It’s hard to believe this appeared in a major mainstream newspaper, it is even harder to believe it appeared in the New York Times. Of all the groups in the world to argue for letting it be someone else’s problem, why would ISIS, after its years of genocidal crimes, be let off the hook? Why would anyone claim that “we” should even encourage it the way the US encouraged the mujahedeen in Afghanistan. Hasn’t anyone learned that the tragedy of Afghanistan was partly because of US support, and then walking away, from the mujahedeen and allowing the Taliban to take over Afghanistan? Hasn’t anyone learned that working with jihadists and extremists doesn’t work? And why choose the worst of the worst. ISIS isn’t “moderate” Islamism, it isn’t the Muslim Brotherhood or Hamas, it isn’t even Nusra Front (Al Qaeda in Syria), it is even more extreme. ISIS murdered James Foley and Steven Sotloff. Has everyone forgotten? Have they forgotten that ISIS burned people to death? It beheaded and murdered 1,700 people at Camp Speicher in Iraq.
I was just in Qaraqosh in Iraq and saw what ISIS did to churches there, where it systematically destroyed them. This is the face of ISIS.
ISIS has persecuted minorities, slaughtered people, destroyed shrines, cleansed the archaeological treasures of Syria and Iraq, it continues to carry out the worst crimes against the people under its control. How can anyone suggest suddenly allowing this group to have relief from the pressure it is under?
We cannot let ISIS just “be.” Not only does its war in Syria and Iraq provide its followers ammunition and inspiration abroad, but it must be defeated for its crimes against humanity. Suggesting that it should be allowed to “be” in order to make Syria, Iran, Hezbollah and Russia “bleed” is not merely cynical but tantamount to saying that the US should have reduced pressure on the Nazis to keep the Soviets bleeding. The answer to evil such as ISIS is not to use it against one’s other enemies. There is no evidence that ISIS has harmed Russia, Iran, Hezbollah and Assad, in fact the rise of ISIS dovetails with the empowerment of these four groups because they used fighting ISIS as an excuse to increase involvement in Syria.
If people want to topple Assad, allowing ISIS to grow and “let it be” is not the way. Friedman is not the first person to say that we should hold off on defeating ISIS. Another oped at the NYT argued something more tame last year before the Mosul offensive in Iraq. An August 2016 piece at BESA by Efraim Inbar also claimed defeating ISIS was a “strategic mistake.” He also mistakenly argued that defeating ISIS would enhance “Iranian control of Iraq.” In addition he wrote that “Furthermore, Hizballah – a radical Shiite anti-Western organization subservient to Iran – is being seriously taxed by the fight against IS, a state of affairs that suits Western interests.” He concluded “The Western distaste for IS brutality and immorality should not obfuscate strategic clarity. IS are truly bad guys, but few of their opponents are much better.”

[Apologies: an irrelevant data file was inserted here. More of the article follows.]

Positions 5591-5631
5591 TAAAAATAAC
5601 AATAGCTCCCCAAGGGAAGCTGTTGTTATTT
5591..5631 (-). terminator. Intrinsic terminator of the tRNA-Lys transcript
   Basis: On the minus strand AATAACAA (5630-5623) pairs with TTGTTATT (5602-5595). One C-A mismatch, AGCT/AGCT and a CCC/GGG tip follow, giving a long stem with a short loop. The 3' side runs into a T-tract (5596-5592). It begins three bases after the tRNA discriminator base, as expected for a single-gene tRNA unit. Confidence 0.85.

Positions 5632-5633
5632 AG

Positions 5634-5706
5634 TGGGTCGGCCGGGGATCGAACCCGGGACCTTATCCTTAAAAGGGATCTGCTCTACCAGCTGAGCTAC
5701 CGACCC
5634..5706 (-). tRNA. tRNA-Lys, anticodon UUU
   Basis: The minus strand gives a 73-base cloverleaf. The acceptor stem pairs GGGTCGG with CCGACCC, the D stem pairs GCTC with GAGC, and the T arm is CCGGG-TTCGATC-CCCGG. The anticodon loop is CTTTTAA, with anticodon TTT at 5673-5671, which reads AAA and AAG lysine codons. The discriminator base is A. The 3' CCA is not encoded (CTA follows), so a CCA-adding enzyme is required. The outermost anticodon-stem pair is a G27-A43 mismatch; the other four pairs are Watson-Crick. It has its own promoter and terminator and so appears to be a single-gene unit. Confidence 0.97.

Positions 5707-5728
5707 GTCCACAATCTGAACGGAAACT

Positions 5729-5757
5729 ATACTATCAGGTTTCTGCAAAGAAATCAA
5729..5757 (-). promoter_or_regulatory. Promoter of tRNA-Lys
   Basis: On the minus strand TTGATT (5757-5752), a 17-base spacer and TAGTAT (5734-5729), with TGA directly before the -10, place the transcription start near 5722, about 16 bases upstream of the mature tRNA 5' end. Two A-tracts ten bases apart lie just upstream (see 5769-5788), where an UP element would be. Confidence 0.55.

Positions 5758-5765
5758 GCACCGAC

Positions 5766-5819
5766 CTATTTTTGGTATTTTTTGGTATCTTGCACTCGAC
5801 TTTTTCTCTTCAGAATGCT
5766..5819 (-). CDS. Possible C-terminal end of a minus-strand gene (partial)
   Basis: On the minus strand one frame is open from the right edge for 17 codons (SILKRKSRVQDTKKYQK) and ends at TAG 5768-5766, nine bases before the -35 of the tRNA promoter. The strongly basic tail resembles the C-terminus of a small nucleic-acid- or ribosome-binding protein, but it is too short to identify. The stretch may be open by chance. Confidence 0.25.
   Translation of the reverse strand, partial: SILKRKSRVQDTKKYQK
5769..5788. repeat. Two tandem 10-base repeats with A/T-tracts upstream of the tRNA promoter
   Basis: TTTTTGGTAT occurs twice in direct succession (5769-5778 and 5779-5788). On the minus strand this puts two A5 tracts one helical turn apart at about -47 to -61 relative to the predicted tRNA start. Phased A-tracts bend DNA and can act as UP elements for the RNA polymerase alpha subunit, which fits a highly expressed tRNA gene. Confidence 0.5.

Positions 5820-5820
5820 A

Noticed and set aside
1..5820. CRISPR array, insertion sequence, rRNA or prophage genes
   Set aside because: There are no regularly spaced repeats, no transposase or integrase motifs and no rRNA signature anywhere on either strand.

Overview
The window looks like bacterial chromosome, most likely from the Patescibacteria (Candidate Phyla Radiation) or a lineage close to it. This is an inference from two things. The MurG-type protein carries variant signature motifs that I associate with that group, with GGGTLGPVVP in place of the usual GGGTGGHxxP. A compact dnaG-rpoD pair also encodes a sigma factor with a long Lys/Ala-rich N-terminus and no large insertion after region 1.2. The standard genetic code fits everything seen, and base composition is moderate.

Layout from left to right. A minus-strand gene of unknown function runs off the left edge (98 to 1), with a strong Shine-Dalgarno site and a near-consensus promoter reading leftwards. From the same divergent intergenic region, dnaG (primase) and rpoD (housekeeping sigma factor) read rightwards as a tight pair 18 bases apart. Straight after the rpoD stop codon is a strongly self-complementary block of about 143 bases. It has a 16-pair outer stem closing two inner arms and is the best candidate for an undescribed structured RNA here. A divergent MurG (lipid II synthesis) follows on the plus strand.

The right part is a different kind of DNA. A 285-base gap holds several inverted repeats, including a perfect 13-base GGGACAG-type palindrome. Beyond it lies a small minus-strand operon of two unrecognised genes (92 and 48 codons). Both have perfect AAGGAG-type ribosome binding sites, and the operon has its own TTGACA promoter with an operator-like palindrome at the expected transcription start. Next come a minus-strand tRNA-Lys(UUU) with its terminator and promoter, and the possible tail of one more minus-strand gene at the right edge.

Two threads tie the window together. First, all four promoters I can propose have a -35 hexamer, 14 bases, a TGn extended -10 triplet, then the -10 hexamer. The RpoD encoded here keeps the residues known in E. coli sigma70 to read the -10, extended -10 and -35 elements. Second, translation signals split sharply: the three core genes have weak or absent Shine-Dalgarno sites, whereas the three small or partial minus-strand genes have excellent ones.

This is all incorrect. ISIS does not suit western interests and it isn’t true that ISIS is stopping Iranian hegemony. ISIS empowers Iranian hegemony. Without ISIS there would be more moderate rebel groups, ISIS has allowed Assad and Iran to claim that if Assad falls then Syria will be run by ISIS. Instead of pretending that extremists fight Iran, strategists should realize they empowered Iran, just as the Nazis empowered Soviet influence in Eastern Europe. If there had been no ISIS, Iranian influence in Syria and Iraq would be less. ISIS allowed Shia militias to come to Mosul, as I saw first hand this month.
Instead of publishing columns supporting ISIS and repeating the 1990s in Afghanistan, or pretending ISIS should be allowed to maintain itself and keep raping and murdering and inspiring worldwide terror, the NYT should be publishing opeds by victims of ISIS, such as Yazidis. Read the accounts of these women, here and here and ask yourself how can you allow ISIS to continue to exist in Syria, Iraq or anywhere. Not only is this column immoral in its argument and ignoring human suffering, but it is factually incorrect, ignoring the Kurds and SDF in order to push is agenda.